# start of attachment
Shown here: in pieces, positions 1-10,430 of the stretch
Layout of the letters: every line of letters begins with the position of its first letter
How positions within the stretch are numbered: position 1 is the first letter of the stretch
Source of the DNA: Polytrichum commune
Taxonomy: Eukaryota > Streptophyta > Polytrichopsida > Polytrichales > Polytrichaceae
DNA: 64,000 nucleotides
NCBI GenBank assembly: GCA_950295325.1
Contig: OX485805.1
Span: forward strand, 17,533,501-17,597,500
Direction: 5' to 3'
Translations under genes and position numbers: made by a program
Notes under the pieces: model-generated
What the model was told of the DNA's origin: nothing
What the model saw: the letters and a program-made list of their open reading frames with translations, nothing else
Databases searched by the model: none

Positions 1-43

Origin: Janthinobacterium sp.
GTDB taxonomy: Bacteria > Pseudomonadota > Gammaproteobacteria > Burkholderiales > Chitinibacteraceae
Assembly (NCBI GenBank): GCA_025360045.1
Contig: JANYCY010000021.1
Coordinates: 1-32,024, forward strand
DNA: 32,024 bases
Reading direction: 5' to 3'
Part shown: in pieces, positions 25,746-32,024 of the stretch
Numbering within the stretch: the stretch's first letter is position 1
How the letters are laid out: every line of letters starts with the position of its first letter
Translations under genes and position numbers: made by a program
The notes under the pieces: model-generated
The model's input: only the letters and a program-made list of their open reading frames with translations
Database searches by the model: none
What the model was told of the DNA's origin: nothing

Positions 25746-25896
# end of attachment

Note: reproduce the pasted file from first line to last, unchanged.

Shown here: in pieces, positions 1-10,430 of the stretch
Layout of the letters: every line of letters begins with the position of its first letter
How positions within the stretch are numbered: position 1 is the first letter of the stretch
Source of the DNA: Polytrichum commune
Taxonomy: Eukaryota > Streptophyta > Polytrichopsida > Polytrichales > Polytrichaceae
DNA: 64,000 nucleotides
NCBI GenBank assembly: GCA_950295325.1
Contig: OX485805.1
Span: forward strand, 17,533,501-17,597,500
Direction: 5' to 3'
Translations under genes and position numbers: made by a program
Notes under the pieces: model-generated
What the model was told of the DNA's origin: nothing
What the model saw: the letters and a program-made list of their open reading frames with translations, nothing else
Databases searched by the model: none

Positions 1-43

Origin: Janthinobacterium sp.
GTDB taxonomy: Bacteria > Pseudomonadota > Gammaproteobacteria > Burkholderiales > Chitinibacteraceae
Assembly (NCBI GenBank): GCA_025360045.1
Contig: JANYCY010000021.1
Coordinates: 1-32,024, forward strand
DNA: 32,024 bases
Reading direction: 5' to 3'
Part shown: in pieces, positions 25,746-32,024 of the stretch
Numbering within the stretch: the stretch's first letter is position 1
How the letters are laid out: every line of letters starts with the position of its first letter
Translations under genes and position numbers: made by a program
The notes under the pieces: model-generated
The model's input: only the letters and a program-made list of their open reading frames with translations
Database searches by the model: none
What the model was told of the DNA's origin: nothing

Positions 25746-25896